Chicago Cubs: Jon Lester building his case for Hall of Fame
Chicago Cubs starter Jon Lester has accomplished just about everything one can in the big leagues. Future consideration into Cooperstown has to be in play.
Chicago Cubs‘ starter Jon Lester has led an accomplished career across three teams in parts of 12 MLB seasons.
Ron Darling called him one of the best of his generation. He went on to say of all the accolades Lester has accumulated, for a former player such as Darling to be able to have called him a teammate would be the highest honor bestowed upon someone as accomplished as Lester.
The owner of three World Series rings, Lester is the seventh active winningest pitcher with 154 career wins, and sixth among active starters with a .631 win percentage. He has thrown a no hitter, just hit his first career home run, and has north of 2,000 strikeouts.
Short of winning a Cy Young, and he’s come close, Lester has built quite the resume. When thinking ahead to possible entry into Cooperstown for the 33-year-old, it may be increasingly likely for the southpaw.
Though the value of the pitcher win stat has been diminished among those in baseball circles, it’s still among the chief barometers when dissecting Hall of Fame resumes and for placing historical context.
While 20 wins in a season and 300 for a career tend to be those magic numbers, it also appears increasingly unlikely we’ll never see 300 again.
Racking up the wins
Lester is just on the peripheral of all-time postseason wins with nine. There’s a good chance he’ll move into the top 10 this year.
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Between 2006 when Lester entered the league and now, he’s fourth among starters with 154 regular season victories. Justin Verlander is first with 180. Lester is ninth among WAR (41.4).
Lester is also durable. In his12th big league season, he’s surpassed 200 innings pitched in eight of them.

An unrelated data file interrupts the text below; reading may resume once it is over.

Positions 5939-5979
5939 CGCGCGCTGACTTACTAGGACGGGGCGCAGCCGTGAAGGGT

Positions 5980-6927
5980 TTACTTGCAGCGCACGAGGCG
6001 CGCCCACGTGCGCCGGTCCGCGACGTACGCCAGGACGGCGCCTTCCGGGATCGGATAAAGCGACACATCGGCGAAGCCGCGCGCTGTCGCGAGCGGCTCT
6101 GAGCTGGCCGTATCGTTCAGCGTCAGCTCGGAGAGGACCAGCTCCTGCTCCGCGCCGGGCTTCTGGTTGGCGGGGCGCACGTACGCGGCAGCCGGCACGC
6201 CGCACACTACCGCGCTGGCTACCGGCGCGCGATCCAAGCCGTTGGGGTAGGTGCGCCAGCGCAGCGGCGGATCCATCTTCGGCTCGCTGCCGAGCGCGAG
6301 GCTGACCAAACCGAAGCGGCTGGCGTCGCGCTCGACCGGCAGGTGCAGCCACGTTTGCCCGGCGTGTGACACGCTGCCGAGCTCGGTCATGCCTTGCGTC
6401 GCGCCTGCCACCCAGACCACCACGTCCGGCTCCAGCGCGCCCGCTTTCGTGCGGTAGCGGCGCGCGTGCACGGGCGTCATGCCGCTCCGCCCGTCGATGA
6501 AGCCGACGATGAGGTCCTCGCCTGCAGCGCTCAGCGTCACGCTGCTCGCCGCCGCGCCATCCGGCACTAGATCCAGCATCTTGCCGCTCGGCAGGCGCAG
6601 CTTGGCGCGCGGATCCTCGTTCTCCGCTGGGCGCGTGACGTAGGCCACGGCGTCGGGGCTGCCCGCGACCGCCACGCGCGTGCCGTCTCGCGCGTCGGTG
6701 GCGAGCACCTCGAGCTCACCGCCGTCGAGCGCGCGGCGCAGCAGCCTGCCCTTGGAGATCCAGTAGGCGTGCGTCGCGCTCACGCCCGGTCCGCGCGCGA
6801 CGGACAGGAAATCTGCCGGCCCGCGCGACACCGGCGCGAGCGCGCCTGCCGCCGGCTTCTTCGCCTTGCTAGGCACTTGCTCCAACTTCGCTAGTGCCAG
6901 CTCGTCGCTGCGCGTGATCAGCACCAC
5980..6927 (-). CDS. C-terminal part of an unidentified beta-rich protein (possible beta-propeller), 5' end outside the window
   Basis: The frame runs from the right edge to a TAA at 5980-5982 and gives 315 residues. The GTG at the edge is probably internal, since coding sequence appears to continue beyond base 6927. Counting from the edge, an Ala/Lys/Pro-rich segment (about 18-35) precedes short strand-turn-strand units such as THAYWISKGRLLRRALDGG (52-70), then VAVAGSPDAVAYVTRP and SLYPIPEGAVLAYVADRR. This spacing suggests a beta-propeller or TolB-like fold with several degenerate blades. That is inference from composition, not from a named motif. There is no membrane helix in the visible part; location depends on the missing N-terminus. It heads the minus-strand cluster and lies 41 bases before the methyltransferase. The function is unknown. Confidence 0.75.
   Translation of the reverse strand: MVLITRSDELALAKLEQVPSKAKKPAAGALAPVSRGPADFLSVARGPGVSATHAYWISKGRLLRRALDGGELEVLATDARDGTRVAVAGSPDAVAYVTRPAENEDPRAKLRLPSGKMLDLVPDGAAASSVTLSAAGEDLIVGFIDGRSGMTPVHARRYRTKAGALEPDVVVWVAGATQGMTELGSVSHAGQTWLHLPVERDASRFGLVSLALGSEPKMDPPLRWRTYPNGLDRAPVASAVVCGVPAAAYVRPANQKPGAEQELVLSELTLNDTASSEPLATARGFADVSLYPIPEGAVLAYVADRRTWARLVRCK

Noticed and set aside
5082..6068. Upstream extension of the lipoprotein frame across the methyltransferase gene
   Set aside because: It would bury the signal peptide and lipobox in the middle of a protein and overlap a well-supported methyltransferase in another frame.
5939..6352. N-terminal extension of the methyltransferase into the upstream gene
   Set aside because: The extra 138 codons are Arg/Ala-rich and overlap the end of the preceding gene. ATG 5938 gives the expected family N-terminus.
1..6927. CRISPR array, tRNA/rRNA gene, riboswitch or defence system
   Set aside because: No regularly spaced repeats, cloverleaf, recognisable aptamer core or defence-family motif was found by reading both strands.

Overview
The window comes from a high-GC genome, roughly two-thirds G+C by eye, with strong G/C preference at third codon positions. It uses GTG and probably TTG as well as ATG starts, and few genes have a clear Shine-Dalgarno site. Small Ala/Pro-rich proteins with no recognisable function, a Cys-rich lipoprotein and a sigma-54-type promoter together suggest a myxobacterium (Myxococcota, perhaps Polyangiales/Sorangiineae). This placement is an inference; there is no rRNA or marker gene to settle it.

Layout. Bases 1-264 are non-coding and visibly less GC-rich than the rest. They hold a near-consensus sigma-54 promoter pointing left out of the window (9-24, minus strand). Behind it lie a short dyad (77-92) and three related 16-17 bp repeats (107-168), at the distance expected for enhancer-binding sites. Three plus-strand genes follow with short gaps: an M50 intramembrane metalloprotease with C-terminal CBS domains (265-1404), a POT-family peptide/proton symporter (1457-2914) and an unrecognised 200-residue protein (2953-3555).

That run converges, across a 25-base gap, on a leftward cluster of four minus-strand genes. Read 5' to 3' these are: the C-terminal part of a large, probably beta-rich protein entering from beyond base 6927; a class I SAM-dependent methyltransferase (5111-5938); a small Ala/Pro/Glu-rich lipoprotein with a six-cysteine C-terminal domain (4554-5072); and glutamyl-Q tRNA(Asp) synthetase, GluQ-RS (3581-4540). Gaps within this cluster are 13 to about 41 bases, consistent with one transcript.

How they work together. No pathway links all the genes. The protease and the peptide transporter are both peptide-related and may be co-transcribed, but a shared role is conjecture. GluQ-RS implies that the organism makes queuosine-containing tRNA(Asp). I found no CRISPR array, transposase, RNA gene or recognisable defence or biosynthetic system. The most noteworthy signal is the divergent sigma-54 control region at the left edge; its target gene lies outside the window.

He currently finds himself in a tie for most starts with 24. He finished T-1st with eight others in 2008 with two shutouts, led the 2010 AL in K/9, and led the NL in winning percentage last year.
Since 2010, Clayton Kershaw and Max Scherzer represent amongst the very best the game has to offer. Both are 1-2 in WAR with Lester eighth. Lester ranks fifth among innings pitched in that span.
Scherzer won the Cy Young in 2016 and Lester just missed out on the ERA crown to teammate Kyle Hendricks. Scherzer had the edge in innings pitched, while Lester gave up fewer hits, 20 fewer earned runs, 10 fewer home runs and issued fewer walks. Scherzer had almost 100 more strikeouts, a better opponent batting average against, better WHIP and WAR.
In the second half of last season, Lester and Scherzer went 10-1, while Lester had an ERA of 1.76, just over a full run better than Scherzer. Though Lester did not win the Cy Young, his second-place finish was his best to-date and has proven he can go toe-to-toe with the game’s best.
A formula for success
There is no specific formula for Hall of Fame measures. For some players, you don’t have to look beyond the back of a baseball card to see those destined for greatness.
I think it’s also worth considering Lester’s years in the AL East, and overall, the American League. Since he only spent half a season with Boston in 2014, we’ll look at his debut year of 2006 through 2013.
During that span, he won 100 games, the fifth-most of any AL starter. Comparing CC Sabathia‘s years in the AL East (2009-2013) up against Lester, Sabathia won 88 games. Lester was second with 73 wins.
In 2010, Lester posted one of his finest single-season totals: 19 wins with a 3.25 ERA. Only teammate Clay Bucholz (2.33 ERA) and Sabathia (3.18 ERA) were better. In that 2010 season, the league average ERA was 4.14, the NL at 4.02.
Three of the top home run-hitting clubs in MLB that year were the Blue Jays, Lester’s Red Sox and the Yankees. This just a small sample to keep in mind the kind of offenses Lester was up against.
This is where adjusted ERA factors in with league and park-adjustments.
Hall of really great
Kershaw is a Hall of Fame lock today for most, if not all. FanGraphs uses ERA- and to provide perspective, Kershaw is the active leader (62). Jon Lester ranks T-10th, (81), minimum 1,000 innings pitched. He’s in the great-to-above average range among ERA- / FIP – / xFIP-.
Is Jon Lester a Hall of Famer today? Probably not but the lefty is building a case.
While it remains to be seen what the career finishes will look like on Lester’s baseball card, he’s likely going to have a shot at 200 career wins and 2,500 strikeouts, similar to Roy Halladay.
Next: How Willson Contreras almost wasn’t a Cubs’ superstar
For Lester today, he owns three World Series rings with the two most distinctive associated droughts. All he’s worried about is winning more.